User Tools

Site Tools


OpenWrt Failsafe

OpenWrt SquashFS-Images have a built-in failsafe mode. Booting into failsafe mode bypasses all configuration located on the JFFS2 partition (the writable 'overlay' filesystem), and instead uses a basic set of hard coded defaults located on the SquashFS partition (that is the read-only partition containing the router OS).

Failsafe mode can be used to fix a router which cannot be accessed in the usual ways because of a problem with configuration such as locked out users, locked out network connections, broken startup scripts, broken packages or configurations, full JFFS2 storage (or other JFFS2 content). It normally cannot fix more fundamental problems such as 'hard bricking' or issues with the hardware, kernel or squashFS images that prevent the router booting properly or making connections at the hardware level.

Failsafe mode can be triggered using three special procedures while the router boots - waiting for a flashing LED and pressing a button, waiting (with a packet sniffer) for a special broadcast packet and pressing a button, or watching for a boot message (on the serial port) and pressing a key ("f") on the serial keyboard. Usually watching for a flashing LED is easiest. Whichever trigger you use, the router enters failsafe mode and you can access the command line with telnet (always possible) or a serial keyboard. The procedures are described here, as well as useful tips once you get into failsafe mode.

Once failsafe mode is triggered, the router will boot with a network address of on the eth0 network interface, and with only essential services running. Note that the router will not respond to network traffic from outside the, so you may need to set a suitable IP on the device used and/or ensure that routing allows this. If your device has multiple network interfaces (eth0, eth1, …), usually eth0 is the interface connected to the switch (there may be very seldom exceptions). Using telnet or a serial connection you can mount the JFFS2 partition with the command mount_root and diagnose or fix the problems on the JFFS2 partition.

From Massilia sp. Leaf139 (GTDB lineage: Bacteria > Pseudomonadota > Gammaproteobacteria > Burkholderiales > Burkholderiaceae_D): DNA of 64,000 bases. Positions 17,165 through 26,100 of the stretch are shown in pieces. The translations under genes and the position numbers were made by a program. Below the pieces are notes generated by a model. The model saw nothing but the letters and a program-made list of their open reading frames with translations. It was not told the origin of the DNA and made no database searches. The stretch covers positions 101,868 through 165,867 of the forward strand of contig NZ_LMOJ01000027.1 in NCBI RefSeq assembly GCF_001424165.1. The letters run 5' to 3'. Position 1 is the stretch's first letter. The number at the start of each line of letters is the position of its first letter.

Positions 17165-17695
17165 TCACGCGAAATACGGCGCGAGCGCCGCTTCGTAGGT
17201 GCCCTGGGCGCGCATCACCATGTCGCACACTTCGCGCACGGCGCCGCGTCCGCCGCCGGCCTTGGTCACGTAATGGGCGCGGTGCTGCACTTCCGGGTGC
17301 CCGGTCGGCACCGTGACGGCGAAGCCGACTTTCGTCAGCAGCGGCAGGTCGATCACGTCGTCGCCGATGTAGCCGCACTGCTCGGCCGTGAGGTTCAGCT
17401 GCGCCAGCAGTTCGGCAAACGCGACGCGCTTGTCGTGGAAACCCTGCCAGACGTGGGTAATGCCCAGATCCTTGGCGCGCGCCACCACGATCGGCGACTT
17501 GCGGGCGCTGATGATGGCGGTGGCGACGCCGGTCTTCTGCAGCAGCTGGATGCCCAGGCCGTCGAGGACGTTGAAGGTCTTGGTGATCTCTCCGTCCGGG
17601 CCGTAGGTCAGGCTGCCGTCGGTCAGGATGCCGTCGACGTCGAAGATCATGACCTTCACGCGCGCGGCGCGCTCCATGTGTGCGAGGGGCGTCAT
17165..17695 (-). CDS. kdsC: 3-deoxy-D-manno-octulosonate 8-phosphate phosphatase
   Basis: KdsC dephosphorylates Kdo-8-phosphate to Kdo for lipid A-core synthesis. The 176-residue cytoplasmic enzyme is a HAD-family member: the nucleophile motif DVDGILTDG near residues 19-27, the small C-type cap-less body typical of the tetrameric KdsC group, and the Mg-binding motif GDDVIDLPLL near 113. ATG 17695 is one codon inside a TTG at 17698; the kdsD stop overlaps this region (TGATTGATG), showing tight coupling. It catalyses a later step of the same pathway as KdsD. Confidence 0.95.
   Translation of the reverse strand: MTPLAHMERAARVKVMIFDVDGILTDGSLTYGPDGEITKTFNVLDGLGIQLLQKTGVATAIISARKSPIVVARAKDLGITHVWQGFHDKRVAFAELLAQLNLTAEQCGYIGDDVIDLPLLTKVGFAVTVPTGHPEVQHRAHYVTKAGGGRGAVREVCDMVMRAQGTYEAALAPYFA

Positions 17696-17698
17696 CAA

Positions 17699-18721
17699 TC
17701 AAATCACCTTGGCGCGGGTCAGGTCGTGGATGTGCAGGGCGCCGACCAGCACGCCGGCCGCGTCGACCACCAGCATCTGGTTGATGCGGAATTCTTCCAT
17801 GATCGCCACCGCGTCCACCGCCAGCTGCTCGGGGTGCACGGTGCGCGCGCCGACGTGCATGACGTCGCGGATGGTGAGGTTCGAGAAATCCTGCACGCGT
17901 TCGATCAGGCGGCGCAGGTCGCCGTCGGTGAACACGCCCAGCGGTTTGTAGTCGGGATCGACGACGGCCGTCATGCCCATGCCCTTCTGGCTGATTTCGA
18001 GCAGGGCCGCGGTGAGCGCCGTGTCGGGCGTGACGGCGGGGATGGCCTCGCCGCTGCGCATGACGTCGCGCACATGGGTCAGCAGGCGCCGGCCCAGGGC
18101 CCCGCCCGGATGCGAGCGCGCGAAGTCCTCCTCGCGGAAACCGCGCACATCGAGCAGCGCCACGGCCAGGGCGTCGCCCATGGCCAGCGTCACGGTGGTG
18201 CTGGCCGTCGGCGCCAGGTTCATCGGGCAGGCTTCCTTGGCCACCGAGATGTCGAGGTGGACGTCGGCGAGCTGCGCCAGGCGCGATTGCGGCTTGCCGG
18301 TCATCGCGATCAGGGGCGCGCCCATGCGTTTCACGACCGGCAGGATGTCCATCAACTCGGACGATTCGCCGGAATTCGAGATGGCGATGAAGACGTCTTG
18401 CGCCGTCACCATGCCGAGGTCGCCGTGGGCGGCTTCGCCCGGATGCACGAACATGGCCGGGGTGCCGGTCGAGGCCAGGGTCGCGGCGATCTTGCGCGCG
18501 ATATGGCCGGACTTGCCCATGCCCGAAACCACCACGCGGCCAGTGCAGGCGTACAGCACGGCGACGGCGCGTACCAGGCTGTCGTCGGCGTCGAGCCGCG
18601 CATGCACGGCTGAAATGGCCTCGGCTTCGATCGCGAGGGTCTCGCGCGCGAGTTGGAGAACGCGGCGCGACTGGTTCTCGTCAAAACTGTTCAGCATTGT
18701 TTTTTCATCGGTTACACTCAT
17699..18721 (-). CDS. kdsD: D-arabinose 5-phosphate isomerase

For more information, OpenWrt Flash Layout explains why OpenWrt failsafe is possible, and Boot Process explains how it works (basically OpenWrt contains an additional boot up stage, called preinit).



  • Your device must have at least one configurable hardware button to use flashing LED or broadcast packet triggering. Any configurable button will work (except the main power on/off!), even if it is labelled as a "reset" button or a "wifi on/off" or something else. If your router has any button that you can physically press and release, it's likely to be configurable. Check if there's specific info about failsafe mode for your device and make sure everything still works as expected everytime you update!
  • Your device must have an OpenWrt firmware with a SquashFS-Image partition flashed to it. Failsafe cannot be implemented on a system based on JFFS2-Images
  • The hardware ports you will use for commands when you are in failsafe mode must work (either a valid ethernet port or valid serial connection)
  • Of course you must have a networked or serial-connected device (PC, notepad etc) and for serial connection, you must be able to send key-strokes to the router, to use in failsafe mode!
  • The boot process must be able to succeed. Failsafe mode can be used to fix any problem in the JFFS2 partition (because it doesn't need this to enter failsafe mode), but it needs the kernel partition and the SquashFS partition to be able to support the boot process, so that…
    • …the boot process is able to get as far as required to register the pressing of the button
    • …the minimal required binaries and the firmware's default configuration files are available and the boot process can successfully enter failsafe mode (these are all on the SquashFS)

How to trigger failsafe mode

You can trigger failsafe mode in three ways:

  1. Pressing any button at the appropriate time during the router's boot process. You can determine when to press by:
    1. Watching the router LEDs for flashing during boot, and pressing any hardware button when seen (standard and often easiest)
    2. Using a packet sniffer to watch for a special broadcast packet during boot, and pressing any hardware button when seen
  2. Using a serial connection, watching for a message during boot, then pressing the "f" key on your serial keyboard